Is Afghanistan a House of Cards, Just Waiting to Fall?
The wave of coordinated attacks unleashed by the Taliban militants in Afghanistan on Sunday targeting Parliament and eastern cities gives a grim realization that Western backed Afghan President Mr. Karzai’s staked peace deal efforts with the Taliban aren’t working.
But the real question is whether the fragile empire that Mr. Hamid Karzai has built will stay seamed together when international troops begin to leave Afghanistan in 2014 – or will it be swept aside by dangerous political fractures opened up by his efforts to negotiate peace with the Taliban?
Evidently, Mr. Karzai’s pursuit of peace was, from the outside, driven by political pragmatism, not high principle.
From 2006, the Taliban began a relentless assassination campaign targeting traditional tribal leaders in the Kandahar region (Mr. Karzai’s traditional power-base).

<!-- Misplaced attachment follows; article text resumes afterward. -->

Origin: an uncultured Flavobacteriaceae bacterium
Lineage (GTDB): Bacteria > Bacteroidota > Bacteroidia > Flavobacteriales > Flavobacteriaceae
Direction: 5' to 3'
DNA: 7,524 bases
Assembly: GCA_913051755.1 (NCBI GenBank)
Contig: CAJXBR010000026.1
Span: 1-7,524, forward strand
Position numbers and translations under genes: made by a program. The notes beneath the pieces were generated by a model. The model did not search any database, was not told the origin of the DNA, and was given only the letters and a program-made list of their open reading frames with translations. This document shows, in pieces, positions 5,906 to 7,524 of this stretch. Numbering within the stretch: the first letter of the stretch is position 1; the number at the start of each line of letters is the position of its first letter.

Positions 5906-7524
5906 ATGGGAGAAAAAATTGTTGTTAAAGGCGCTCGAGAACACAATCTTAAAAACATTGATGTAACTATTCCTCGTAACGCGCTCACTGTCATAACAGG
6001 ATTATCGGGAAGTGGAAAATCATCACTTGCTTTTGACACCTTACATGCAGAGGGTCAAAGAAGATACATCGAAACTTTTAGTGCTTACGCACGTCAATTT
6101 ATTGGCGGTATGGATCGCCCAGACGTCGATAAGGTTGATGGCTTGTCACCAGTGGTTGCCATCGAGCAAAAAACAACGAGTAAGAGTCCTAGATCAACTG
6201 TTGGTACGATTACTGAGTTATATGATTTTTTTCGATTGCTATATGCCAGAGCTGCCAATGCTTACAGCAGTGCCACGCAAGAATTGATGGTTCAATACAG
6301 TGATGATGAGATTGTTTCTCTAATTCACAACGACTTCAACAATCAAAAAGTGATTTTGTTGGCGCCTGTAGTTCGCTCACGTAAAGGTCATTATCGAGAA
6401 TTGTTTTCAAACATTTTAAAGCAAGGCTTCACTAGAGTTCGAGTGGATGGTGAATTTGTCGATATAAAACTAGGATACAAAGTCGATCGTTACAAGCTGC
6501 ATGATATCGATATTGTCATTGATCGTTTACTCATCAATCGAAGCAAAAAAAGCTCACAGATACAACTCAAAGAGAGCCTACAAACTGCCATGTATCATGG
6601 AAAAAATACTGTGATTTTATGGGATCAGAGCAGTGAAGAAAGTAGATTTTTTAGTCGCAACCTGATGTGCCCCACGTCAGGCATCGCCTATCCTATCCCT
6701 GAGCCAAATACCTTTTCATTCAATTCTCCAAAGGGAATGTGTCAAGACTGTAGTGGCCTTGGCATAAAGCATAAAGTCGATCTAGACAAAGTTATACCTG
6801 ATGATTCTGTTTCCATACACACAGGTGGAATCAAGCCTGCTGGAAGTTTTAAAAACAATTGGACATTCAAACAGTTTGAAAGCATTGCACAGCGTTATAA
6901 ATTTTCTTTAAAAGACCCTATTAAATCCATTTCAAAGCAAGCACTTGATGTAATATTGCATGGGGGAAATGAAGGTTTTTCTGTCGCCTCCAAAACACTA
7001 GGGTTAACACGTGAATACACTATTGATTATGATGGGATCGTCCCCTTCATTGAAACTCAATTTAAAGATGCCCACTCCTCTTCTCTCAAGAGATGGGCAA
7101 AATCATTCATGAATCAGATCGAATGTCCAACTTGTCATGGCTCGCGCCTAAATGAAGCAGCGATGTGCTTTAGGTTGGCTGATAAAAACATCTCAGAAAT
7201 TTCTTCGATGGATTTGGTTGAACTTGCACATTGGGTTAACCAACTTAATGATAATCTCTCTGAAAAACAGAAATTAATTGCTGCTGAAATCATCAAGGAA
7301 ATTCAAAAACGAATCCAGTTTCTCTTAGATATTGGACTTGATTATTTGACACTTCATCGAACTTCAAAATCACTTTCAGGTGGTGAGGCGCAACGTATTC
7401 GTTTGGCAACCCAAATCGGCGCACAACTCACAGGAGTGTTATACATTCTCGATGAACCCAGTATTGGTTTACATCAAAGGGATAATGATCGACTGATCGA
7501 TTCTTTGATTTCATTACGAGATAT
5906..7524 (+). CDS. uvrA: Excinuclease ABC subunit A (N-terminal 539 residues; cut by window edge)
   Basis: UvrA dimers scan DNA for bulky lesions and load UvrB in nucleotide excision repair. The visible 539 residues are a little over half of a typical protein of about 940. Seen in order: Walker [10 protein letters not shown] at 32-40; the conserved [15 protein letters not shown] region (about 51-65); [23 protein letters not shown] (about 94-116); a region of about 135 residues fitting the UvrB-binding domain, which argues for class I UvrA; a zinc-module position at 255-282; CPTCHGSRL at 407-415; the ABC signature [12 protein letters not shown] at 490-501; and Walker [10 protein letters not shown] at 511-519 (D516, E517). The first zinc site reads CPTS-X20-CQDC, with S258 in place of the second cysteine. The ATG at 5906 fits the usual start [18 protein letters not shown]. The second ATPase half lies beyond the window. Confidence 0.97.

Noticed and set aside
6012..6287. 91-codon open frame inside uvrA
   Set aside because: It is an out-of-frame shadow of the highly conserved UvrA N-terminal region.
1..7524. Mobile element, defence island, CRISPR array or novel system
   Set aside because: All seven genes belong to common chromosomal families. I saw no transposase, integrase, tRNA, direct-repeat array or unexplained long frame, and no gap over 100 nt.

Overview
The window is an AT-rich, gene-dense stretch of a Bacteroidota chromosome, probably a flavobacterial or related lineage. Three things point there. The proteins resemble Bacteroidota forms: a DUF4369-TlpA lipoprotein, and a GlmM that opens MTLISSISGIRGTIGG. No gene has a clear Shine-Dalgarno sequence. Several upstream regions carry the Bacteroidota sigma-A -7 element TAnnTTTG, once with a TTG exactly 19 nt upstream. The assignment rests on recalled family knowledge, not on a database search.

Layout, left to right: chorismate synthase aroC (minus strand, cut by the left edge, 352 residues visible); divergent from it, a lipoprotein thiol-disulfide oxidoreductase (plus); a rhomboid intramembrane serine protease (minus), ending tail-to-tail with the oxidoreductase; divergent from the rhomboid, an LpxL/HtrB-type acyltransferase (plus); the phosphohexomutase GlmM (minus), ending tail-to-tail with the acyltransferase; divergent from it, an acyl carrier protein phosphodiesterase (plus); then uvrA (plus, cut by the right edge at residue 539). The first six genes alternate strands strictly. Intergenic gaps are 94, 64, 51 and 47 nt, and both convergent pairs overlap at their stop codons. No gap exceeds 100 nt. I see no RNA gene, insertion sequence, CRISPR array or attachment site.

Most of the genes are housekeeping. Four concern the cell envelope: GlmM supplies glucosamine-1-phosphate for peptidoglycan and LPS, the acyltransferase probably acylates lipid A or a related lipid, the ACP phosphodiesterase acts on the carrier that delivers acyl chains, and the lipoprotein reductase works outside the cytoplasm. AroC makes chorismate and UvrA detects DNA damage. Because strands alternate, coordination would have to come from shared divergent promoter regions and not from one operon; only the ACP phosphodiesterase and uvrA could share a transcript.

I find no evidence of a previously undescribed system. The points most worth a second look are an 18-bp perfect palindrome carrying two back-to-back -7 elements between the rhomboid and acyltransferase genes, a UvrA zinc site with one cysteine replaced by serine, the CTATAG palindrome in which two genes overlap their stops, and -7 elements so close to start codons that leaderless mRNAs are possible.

The campaign, which is estimated to have claimed over 150 lives, ensured that Mr. Karzai’s efforts to reach out to Alokozai Pashtun leaders would collapse; that his prestige among his own Popalzai clan was diminished; and evidently caused his controversial half-brother, Ahamad Wali Karzai, to be killed last summer.
Although vote rigged, the 2009 elections made evident that Hamid Karzai had little support among southern Afghanistan’s ethnic Pasthuns. His victory against key rival Abdullah Abdullah was secured because of support from ethnic minorities; those grouped around the warlords akin to Haji Muhammad Mhaqiq, and those loyal to Abdul Rashid Dostum.
In a desperate effort to rebuild his political foundations, Mr. Karzai turned to the networks of Mr. Rabbani’s Jamaiat-e-Islami – the centerpiece of the Islamist movement; which, from the 1970’s dethroned Afghanistan’s traditional elite; and now, the son of slain Rabbani, Salahuddin Rabbani is in the driver seat to weld the fruitless peace process.